Embodying Relation Art Photography in Mali

Allison Moore

In Embodying Relation Allison Moore examines the tensions between the local and the global in the art photography movement in Bamako, Mali, which blossomed in the 1990s after Malian photographers Seydou Keïta and Malick Sidibé became internationally famous and the Bamako Photography Biennale was founded. Moore traces the trajectory of Malian photography from the 1880s—when photography first arrived as an apparatus of French colonialism—to the first African studio practitioners of the 1930s and the establishment in 1994 of the Bamako Biennale, Africa's most important continent-wide photographic exhibition. In her detailed discussion of Bamakois artistic aesthetics and institutions, Moore examines the post-fame careers of Keïta and Sidibé, the Biennale's structure, the rise of women photographers, cultural preservation through photography, and how Mali's shift to democracy in the early 1990s enabled Bamako's art scene to flourish. Moore shows how Malian photographers' focus on cultural exchange, affective connections with different publics, and merging of traditional cultural precepts with modern notions of art embody Caribbean philosopher and poet Édouard Glissant's notion of “relation” in ways that spark new artistic forms, practices, and communities.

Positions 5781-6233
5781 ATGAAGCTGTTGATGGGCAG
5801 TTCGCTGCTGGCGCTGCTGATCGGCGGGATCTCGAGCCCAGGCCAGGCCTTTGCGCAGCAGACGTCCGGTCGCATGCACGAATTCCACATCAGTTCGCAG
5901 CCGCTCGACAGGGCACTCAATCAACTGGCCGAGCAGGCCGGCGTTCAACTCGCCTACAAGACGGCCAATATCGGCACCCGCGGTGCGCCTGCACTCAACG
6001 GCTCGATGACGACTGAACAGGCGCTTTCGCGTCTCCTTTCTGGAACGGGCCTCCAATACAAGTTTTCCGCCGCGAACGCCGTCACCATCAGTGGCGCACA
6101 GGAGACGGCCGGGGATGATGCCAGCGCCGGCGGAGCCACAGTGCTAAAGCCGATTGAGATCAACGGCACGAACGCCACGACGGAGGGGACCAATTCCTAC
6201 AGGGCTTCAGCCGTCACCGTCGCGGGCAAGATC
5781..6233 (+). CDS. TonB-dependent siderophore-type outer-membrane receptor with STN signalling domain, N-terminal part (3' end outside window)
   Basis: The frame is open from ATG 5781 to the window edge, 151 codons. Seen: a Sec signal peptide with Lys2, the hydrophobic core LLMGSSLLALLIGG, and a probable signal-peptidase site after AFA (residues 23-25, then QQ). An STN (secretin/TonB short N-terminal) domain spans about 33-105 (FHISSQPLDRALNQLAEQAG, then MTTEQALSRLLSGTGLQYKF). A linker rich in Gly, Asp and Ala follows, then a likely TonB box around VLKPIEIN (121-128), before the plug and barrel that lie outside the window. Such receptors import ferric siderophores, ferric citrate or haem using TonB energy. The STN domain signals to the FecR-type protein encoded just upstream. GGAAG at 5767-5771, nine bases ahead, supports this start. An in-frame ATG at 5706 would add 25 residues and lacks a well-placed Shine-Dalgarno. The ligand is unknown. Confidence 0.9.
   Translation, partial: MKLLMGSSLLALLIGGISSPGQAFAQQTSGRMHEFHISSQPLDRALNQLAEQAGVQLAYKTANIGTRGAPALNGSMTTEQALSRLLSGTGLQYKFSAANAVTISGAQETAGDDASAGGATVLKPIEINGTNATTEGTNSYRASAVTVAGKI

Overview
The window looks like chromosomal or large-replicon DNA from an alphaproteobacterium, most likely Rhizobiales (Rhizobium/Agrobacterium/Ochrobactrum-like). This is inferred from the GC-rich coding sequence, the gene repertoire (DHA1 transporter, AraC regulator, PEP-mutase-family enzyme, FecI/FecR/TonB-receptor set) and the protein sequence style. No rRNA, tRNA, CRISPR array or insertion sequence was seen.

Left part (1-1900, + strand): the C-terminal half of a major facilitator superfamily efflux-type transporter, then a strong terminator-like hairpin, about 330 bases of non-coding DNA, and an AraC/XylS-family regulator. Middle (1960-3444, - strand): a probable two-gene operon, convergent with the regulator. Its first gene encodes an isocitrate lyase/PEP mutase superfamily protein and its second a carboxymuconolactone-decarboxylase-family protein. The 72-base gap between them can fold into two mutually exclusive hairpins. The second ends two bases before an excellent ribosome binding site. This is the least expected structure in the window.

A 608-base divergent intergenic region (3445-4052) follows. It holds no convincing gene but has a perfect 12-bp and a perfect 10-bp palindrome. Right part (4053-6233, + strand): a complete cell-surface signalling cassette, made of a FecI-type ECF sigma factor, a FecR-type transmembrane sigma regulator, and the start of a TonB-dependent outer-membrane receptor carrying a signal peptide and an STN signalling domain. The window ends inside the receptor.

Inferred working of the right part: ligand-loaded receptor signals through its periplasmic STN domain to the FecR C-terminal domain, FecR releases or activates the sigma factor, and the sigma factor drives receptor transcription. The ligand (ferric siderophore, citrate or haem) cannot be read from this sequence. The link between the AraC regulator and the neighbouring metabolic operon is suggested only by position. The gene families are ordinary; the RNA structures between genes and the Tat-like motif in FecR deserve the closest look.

Moore cover


  • $28.95 paper, 9781478006626
  • $104.95 cloth, 9781478005971
  • $28.95 ebook
  • 376 pages
  • 102 illus., 6 x 9

about the author

Allison Moore is an assistant professor of art history at the University of South Florida. She specializes in contemporary African art and photography, exploring intersections of the global and the local and addressing postcolonial, feminist, and aesthetic theories. Her writing has appeared in “Afterimage,” “African Arts,” “Artforum,” “caa.reviews”, “Critical Interventions: Journal of African Art and Visual Culture,” “’Even, History of Photography”, and “Social Dynamics: A Journal of African Studies,” as well as various exhibition catalogs. She co-curated the exhibition “Photographing the Social Body: Malian Portraiture from the Studio to the Street” at the Perlman Teaching Museum at Carleton College in 2012, which traveled to Bamako’s Maison Africaine de la Photographie in 2015. Previously, Moore worked on the exhibition “Snap Judgments: New Positions in Contemporary African Photography” at the International Center of Photography in New York. She was also a Helena Rubinstein Curatorial Fellow in the Whitney Museum of American Art Independent Study Program, co-curating the exhibition “Social Capital: Forms of Interaction.”

Prior to coming to USF, Moore taught at the University of New Mexico, the University of Vermont, and Savannah College of Art & Design. She teaches the survey course in contemporary art as well as seminars on contemporary African art and photography, critical perspectives in contemporary art, and the history and theory of photography.